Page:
Canada and India finally seal a nuclear deal

NEW DELHI – Prime Minister Stephen Harper and his Indian counterpart Manmohan Singh announced Tuesday they have finally sealed a nuclear deal that will see Canadian companies ship uranium to the energy-hungry South Asian nation.

A nuclear co-operation agreement had been signed two years ago between between the two nations, but its actual implementation had been stalled over the details.

Canada had wanted more oversight over where the products wound up, something India had resisted. Now a joint committee will ensure that Canada gets the kind of follow-up it had required.

The two prime ministers announced the finalization of the administrative agreement at an event at Hyderabad House, a former royal building now used by the Indian government. They also signed a social security agreement that would shield businesses in the two countries from double paying for pensions and benefits.

Harper told reporters Tuesday that Canada was satisfied with the checks and balances it gets under the deal.

The prime minister touched on other issues beyond trade Tuesday, including some that go directly to the Indo-Canadian community.

The Indian government once again pressed Canada to be on guard for Sikh extremism, a warning that comes at the same time as some Indo-Canadians call for justice for a 1984 Sikh massacre.

India’s minister of state for foreign affairs, Preneet Kaur, raised the issue of extremism during a meeting with Prime Minister Stephen Harper and officials from the two nations on Tuesday.

Harper is on a six-day visit to India, primarily focused on trade and investment.

“Prime minister, there was another area of great concern for us, which was the revival of anti-India rhetoric in Canada, and I am from the state of Punjab, which we are very happy you will be visiting…,” Kaur said, referring to his upcoming stop in Chandigarh.

“We have after very hard times got a good situation of peace and progress back in Punjab and in India and we would like that to continue, so it does concern us I think, and we do appreciate very much that you have very been forthright and open about your stand on this.”

This was not the first time India has raised the issue with Canada. Foreign Affairs Minister John Baird also heard the Indian government’s concerns during a visit earlier this year, and the Indian Overseas Congress has gone so far as to accuse Canadian politicians of Indian origin of ignoring the issue.

Kaur was likely referring to the appearance, particularly in British Columbia of flags and seals bearing the Khalistan flag at parades and on temples. Khalistan is the name of proposed separate Sikh state, and pockets of the Indo-Canadian community support the idea.

The 1985 bombing of an Air India flight that killed 331 was believed by the police to have been orchestrated by Sikh extremists based in Canada.

Hundreds of Sikhs protested on Parliament Hill in March against the death row sentence of an acknowledged Sikh terrorist, Balwant Singh Rajoana.

Harper responded to Kaur by saying that Canada is a supporter of a united India, painting the pro-Khalistan movement as marginal.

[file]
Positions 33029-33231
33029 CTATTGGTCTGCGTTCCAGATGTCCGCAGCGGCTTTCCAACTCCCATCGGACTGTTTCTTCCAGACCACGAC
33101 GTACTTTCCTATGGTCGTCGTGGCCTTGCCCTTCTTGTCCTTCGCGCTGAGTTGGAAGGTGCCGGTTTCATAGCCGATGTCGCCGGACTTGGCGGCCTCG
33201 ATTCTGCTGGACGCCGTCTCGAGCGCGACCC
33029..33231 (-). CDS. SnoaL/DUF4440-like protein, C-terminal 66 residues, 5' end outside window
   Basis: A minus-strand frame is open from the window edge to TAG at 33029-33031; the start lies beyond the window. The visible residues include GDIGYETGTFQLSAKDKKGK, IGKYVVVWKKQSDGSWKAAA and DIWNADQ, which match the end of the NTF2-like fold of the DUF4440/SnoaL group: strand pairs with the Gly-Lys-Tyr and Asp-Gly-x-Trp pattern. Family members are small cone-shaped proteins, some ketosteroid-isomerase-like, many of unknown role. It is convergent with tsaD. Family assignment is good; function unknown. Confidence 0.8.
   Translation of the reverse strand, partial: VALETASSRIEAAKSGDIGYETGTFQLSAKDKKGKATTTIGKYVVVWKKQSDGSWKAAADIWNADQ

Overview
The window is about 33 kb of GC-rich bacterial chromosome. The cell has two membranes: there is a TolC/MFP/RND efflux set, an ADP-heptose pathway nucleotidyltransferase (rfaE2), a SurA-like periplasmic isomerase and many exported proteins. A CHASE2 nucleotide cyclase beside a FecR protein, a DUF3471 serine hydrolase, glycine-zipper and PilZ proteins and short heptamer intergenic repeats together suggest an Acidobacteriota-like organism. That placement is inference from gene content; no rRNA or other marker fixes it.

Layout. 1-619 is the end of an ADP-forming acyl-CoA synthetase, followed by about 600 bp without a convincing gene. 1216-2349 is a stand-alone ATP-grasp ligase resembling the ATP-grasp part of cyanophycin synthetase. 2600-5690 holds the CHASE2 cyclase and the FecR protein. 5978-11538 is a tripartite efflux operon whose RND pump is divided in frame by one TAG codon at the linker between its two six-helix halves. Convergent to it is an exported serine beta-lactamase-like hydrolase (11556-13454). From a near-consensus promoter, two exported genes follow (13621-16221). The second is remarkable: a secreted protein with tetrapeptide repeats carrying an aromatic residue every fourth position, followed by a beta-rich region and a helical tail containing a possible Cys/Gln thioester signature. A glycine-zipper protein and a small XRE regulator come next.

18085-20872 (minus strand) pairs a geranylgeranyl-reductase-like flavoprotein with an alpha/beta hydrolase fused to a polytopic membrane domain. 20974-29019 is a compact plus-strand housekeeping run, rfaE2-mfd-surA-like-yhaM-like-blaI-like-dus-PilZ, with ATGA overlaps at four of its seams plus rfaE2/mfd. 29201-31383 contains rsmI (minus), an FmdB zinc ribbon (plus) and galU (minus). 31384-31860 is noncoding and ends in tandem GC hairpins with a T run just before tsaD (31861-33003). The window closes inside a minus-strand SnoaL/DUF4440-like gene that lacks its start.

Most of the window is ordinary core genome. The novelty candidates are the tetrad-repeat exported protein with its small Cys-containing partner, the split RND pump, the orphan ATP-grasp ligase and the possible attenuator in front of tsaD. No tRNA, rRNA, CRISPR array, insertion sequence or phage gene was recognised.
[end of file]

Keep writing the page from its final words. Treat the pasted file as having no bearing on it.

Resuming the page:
“This is a view that is shared not just widely in Canada but very widely and very mainstream among our Indo-Canadian community,” said Harper.

“We have over a million people who trace their origins to the Indian subcontinent and among my very large delegation on this trip are a considerable number of prominent Indo-Canadians, and certainly the support for the great progress India has made over the past generation is virtually universal in this community.”

But the Indian government’s pressure on the issue has been poorly received in Canada by some in the Indo-Canadian community and even the federal opposition, particularly when taken in the context of the November 1984 massacre of more than 3,000 Sikhs.

The remains of murdered Sikhs in razed villages were uncovered as recently as last year, and many believe the Indian government has not done enough to bring the perpetrators to justice.

The massacre occurred in the aftermath of the assassination of prime minister Indira Gandhi by her Sikh bodyguards. The bodyguards were believed to have been retaliating for a bloody military operation in June of that same year aimed at extricating Sikh militants from the Golden Temple in Amritsar.

Groups such as the World Sikh Organization and the Canadian Sikh Congress argues that the community has a right to engage in a peaceful dialogue about a sovereign homeland, and the Indian government is meddling in the affairs of Indo-Canadians.

Another group, Sikhs for Justice, recently called on Harper to advocate for human rights for Sikhs while in India.

NDP Leader Thomas Mulcair referred to the events of 1984 as “pogroms” in a recent release.

“The victims and survivors of 1984 have waited too long for recognition of their plight and frustration,” Mulcair said. “Rehabilitation and support for the broken families, especially the widows, must be prioritized.”

Harper also met with Prime Minister Manmohan Singh Tuesday during an official ceremony at Rashtrapati Bhavan, the former seat of the British viceroy in India. The enormous building, fringed by fountains, acres of groomed lawns and monument-sized stone stairways, is now the home of Indian president Pranab Mukherjee, who Harper met midday.

Harper and Singh were expected to meet again late Tuesday afternoon to sign a series of bilateral agreements.

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